Tuesday, 9 September 2008

Egg Custard with Sparkling Wine: Cremant d'Alsace (£8.49)

Egg custard dates back to Roman times and was served in Medieval England when it was known as doucets or darioles. King Henry IV had this dish at his coronation banquet in 1399. Doucets could include meat such as pork mince or beef marrow, but they were always filled with a sweet custard. Sometimes almond milk (an infusion of blanched, ground almonds and either syrup, water, or water and wine) was used instead of cow's milk. Almond milk was a rather expensive alternative, but suited the wealthy whom consumed it on 'fast' days, when rich dairy products were not permitted.

The name 'custard' stems from the old French word for crust (crouste), and the Anglo-Norman 'crustarde', which meant a tart or pie with a crust. Egg Custard is a versatile dish and is used in many dishes ranging from Custard Tarts to Crème Caramel. Cambridge and Norfolk seem to have been aficionados of the Custard Tart in the past and Cambridge Burnt Cream (now more commonly know by the French name of Crème Brulee), is supposed to have originated at one of the colleges at Cambridge University.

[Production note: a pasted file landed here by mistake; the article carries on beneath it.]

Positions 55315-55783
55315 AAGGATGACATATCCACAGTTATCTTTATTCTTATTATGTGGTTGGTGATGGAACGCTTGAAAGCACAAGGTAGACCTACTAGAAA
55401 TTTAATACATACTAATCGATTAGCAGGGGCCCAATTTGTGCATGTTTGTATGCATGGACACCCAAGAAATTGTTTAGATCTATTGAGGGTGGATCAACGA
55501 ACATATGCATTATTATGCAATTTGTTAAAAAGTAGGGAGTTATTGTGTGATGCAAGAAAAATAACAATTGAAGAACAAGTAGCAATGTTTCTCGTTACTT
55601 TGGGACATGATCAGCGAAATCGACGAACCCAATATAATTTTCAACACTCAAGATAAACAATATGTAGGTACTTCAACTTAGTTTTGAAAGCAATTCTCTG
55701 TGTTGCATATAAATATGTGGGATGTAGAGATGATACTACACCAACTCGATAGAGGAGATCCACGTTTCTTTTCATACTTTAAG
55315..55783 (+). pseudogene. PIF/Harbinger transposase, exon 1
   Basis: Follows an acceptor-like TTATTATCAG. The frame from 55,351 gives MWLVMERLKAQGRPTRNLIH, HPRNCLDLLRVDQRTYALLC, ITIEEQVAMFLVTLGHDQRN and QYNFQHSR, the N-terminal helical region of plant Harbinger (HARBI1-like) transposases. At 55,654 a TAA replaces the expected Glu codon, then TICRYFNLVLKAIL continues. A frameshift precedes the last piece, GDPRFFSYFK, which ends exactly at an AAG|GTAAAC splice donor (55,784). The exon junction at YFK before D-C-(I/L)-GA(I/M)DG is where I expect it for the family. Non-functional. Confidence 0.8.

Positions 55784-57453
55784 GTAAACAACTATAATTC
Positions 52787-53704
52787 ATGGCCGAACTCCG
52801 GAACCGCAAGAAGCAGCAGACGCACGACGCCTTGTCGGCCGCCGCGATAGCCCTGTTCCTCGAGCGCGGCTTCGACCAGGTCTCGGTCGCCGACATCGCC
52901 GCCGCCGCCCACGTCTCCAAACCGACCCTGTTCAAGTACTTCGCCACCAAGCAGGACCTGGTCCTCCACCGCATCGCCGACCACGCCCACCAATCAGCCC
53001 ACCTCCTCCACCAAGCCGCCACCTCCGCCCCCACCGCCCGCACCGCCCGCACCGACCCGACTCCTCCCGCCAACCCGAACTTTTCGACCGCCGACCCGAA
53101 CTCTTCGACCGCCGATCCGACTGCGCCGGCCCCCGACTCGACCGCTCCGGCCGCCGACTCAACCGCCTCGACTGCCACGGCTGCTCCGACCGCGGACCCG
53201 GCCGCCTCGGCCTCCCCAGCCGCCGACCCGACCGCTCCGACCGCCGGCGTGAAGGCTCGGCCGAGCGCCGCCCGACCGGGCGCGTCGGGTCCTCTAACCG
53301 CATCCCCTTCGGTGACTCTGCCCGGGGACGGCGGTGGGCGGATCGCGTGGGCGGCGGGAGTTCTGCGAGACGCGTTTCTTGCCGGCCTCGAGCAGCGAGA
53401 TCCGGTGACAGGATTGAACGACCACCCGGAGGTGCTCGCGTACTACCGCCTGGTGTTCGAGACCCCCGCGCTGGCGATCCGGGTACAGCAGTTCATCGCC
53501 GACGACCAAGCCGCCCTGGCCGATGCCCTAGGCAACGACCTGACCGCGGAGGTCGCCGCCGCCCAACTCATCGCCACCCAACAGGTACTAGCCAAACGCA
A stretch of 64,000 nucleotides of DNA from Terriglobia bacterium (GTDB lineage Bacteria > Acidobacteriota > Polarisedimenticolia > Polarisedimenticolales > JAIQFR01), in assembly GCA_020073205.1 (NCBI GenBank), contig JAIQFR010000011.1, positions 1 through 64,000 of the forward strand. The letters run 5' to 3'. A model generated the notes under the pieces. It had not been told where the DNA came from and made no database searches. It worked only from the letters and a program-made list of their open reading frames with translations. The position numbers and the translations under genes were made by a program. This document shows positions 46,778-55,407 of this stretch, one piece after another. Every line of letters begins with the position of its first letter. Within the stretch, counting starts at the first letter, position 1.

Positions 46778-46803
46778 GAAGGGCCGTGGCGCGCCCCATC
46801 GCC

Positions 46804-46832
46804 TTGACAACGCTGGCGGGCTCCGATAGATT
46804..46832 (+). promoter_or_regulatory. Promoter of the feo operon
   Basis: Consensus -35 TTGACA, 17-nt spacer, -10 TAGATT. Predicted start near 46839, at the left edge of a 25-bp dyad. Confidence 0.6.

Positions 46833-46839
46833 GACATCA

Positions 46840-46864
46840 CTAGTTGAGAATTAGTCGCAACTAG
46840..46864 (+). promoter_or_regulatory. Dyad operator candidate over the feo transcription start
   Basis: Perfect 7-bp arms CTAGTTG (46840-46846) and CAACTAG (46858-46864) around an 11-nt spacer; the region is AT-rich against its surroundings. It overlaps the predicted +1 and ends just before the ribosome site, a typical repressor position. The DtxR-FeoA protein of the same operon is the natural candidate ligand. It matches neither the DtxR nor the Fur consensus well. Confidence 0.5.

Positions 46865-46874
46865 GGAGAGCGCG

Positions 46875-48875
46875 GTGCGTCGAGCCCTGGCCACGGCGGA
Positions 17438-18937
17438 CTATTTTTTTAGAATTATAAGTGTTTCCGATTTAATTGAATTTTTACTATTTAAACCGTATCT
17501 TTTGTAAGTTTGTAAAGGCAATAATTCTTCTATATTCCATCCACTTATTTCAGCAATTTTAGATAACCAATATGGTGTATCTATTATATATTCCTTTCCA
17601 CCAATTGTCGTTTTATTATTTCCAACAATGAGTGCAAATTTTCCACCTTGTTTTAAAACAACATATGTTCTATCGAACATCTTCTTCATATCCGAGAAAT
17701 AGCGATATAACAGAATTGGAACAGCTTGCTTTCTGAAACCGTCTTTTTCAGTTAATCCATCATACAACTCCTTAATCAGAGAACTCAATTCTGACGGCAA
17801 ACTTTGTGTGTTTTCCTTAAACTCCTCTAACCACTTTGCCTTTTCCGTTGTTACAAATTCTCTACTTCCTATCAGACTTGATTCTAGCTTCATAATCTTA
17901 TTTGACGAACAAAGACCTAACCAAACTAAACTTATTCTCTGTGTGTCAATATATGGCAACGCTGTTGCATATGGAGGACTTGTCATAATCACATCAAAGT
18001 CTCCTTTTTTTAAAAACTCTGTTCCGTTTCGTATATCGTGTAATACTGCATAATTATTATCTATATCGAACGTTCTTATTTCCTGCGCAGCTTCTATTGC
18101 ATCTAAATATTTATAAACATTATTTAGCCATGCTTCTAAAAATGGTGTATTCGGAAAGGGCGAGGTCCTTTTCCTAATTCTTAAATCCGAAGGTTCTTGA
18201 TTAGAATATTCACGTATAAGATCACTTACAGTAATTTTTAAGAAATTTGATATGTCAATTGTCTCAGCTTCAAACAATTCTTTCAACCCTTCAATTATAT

I love hot Egg Custard served straight out of the oven and here is a traditional recipe that is easy to make. I use a baking tray filled with water to make a bain-marie to cook the custard in. It stops the top of the Egg Custard going crusty before the insides are cooked. Bains-maire are also called water baths and were originally developed for use in Alchemy to slowly and gently heat materials. Legend has it that the bain-marie (Mary's Bath) is named after Mary the Jewess, an ancient alchemist who was traditionally supposed to have been Miriam, sister of Moses.

Egg Custard

1 pint single cream
4 large eggs
3oz castor sugar
Small drop of almond essence

Whisk eggs into the sugar , stir in the cream, add the almond essence and put the mixture into an oven proof dish. Place the dish in a bain-marie or baking tray filled with water and cook slowly until set.

As a special treat why not try this dish with Cremant d'Alsace Josef Pfister (£8.49). It's a traditionally made sparkling wine with a dense, very fine mousse lasting to the very last sip in the glass. It is very fruity on the nose with definite hints of creamy deep fruits such as apricots, plums and the fragrance of lime blossoms . It is light and fresh on the palate and an ideal wine for accompanying an entire meal, from the aperitif to the dessert.

Images Courtesy of www.flickr.com

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